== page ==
Leah Nanako Winkler

Leah Nanako Winkler is a first generation hapa living in Brooklyn, New York. She is a writer of plays, essays and television pilots.  You can learn more about Leah and her work at www.leahwinkler.org.

Updated February 2013

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Maneuvering Margins – Adventures From The Between

It didn’t take long after I moved from a cramped apartment I couldn’t afford on Manhattan’s Upper East Side to a friend’s house in Astoria, a highly cultural yet homely neighborhood in Queens, that I began to notice that my surroundings had become more Japanese. Whether I was buying onigiri and natto at the Family Market (no relation to the eerily similar looking Family Mart—the Japanese konbini franchise) around the corner or dining at the deliciously authentic Lin restaurant (also providing nice sharpening services), being a hapa who grew up with Japanese food and culture ...

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Five Places That Can Make a Hapa Feel at Home in NYC

For the first six years of my life, I was convinced that the United States and Japan were literally on different planets. During fourteen-hour red-eye flights from Narita to Ohio, I envisioned the airplane as a rocket ship, speeding through the silver clouds in the night sky. I was stupidly thrilled by the notion of passing through the orbiting stars of the galaxy while my mother nervously downed multiple Bloody Marys in preparation for a visit with the in-laws who lived on a farm and used terms like “warsh” and “yuens.”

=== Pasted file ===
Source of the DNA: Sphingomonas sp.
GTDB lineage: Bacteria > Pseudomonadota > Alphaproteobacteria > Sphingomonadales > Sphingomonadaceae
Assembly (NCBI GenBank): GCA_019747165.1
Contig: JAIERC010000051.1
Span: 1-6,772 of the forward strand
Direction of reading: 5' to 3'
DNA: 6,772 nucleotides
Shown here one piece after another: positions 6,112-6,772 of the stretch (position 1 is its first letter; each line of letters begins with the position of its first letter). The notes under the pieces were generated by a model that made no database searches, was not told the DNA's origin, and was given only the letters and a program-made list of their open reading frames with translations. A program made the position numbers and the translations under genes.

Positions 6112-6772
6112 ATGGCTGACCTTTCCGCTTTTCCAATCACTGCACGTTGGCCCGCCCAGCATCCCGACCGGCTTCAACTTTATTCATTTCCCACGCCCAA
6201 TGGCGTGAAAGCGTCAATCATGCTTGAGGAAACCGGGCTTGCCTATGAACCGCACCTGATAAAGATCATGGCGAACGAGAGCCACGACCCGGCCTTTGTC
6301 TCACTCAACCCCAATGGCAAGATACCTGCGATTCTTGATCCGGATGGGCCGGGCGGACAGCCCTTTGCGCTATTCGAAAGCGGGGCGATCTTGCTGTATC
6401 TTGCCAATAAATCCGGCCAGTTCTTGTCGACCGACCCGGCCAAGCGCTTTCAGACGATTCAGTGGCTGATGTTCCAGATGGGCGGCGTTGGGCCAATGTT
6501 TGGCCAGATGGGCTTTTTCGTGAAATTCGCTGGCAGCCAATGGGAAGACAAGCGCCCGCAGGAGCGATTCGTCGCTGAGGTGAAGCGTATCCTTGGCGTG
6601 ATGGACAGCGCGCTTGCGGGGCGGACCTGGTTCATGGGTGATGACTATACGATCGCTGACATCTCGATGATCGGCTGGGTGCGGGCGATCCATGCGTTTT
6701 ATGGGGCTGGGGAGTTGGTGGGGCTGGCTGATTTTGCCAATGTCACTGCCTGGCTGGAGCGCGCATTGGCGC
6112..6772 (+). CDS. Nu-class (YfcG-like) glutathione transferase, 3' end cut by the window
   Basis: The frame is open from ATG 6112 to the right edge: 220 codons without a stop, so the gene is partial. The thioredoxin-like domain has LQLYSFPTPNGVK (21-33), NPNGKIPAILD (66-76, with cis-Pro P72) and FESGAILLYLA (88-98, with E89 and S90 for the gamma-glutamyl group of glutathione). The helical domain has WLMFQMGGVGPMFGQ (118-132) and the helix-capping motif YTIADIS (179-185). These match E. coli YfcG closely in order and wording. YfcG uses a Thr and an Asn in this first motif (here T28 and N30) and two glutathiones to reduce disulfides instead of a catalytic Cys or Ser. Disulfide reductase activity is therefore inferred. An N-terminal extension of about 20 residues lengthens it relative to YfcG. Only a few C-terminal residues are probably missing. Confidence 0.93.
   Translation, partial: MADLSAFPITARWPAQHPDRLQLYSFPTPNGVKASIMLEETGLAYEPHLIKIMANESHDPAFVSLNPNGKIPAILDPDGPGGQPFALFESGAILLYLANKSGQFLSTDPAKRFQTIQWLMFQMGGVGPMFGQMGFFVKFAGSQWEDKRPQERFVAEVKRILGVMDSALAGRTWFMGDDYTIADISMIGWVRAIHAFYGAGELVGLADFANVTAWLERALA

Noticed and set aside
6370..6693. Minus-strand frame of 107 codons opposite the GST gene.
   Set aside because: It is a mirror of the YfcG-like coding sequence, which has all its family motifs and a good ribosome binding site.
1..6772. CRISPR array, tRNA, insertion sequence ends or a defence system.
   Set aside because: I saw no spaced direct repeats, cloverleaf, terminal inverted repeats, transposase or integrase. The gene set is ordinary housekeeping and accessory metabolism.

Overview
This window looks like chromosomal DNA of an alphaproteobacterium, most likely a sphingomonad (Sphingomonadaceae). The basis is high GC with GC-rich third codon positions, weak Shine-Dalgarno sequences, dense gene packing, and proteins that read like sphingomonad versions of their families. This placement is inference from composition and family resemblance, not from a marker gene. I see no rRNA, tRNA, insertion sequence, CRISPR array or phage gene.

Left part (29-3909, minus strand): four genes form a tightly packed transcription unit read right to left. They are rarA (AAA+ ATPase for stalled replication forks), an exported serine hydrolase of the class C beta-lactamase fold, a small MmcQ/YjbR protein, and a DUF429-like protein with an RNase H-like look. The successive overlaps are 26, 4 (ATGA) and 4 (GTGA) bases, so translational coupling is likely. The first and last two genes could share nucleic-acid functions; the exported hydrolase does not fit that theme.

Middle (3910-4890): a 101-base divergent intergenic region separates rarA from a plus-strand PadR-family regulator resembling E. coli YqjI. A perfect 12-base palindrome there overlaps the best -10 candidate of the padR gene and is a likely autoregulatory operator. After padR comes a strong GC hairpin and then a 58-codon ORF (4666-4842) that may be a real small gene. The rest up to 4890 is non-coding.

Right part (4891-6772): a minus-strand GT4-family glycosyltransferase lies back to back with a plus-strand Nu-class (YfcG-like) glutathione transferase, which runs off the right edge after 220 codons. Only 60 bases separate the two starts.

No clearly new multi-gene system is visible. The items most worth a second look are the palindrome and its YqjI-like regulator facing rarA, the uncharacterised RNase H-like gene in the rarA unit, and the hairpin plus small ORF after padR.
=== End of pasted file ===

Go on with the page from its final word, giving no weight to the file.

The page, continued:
My grandma’s dusty home, filled with animals with ...

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I Am Job

I was fourteen when I got my first job as a cashier at a Japanese convenience store in Lexington, Kentucky. We sold imported goods like Haichu and Pocky at inflated prices and welcomed each customer with a pleasant “irasshai mase!”

Soon after, I made enough connections in the small Japanese community to acquire a waitress position at a local sushi bar. I was fired after three weeks for (a) being a horrible waitress and (b) not being able to understand my boss’s broken English. Every time I asked that she spoke to me in her native language, she just ...

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Forgetting

I know that the last time I said goodbye to my Grandfather, he told me he loved me very much. But when I look back at that moment, I can only see blurry flashes of memories that never existed.

He opens the shoji, walking towards the genkan of a white space. He smiles, looking chubbier than usual—similar to how he looked before dialysis treatments when he could enjoy the poisons of his choice—like soy sauce and sake.

I don’t know why I can’t see what his frail body really looked like, or how, and if, we ...

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A Day in a Life of a Not Quite New York Hapa Who Is Told She Looks Like Winnie Cooper From The Wonder Years

  8:15 a.m.

Alarm. Cotton mouth. The side effects of the sertaline (a Zoloft generic because I can’t afford the real thing) are kicking in. Lament Dr. Hoffman for increasing the dosage. I did not sleep well. Eyes still heavy. Press snooze.

8:30 a.m.

Alarm. Half-dreaming of floating balloons and cranes. See a missed call from my mother. I miss her but she stresses me out. Forget to press snooze.

8:55 a.m.

Sound of a blender. Pretty White Roommate is making a protein shake. I’m going to be late for work again.

9 ...

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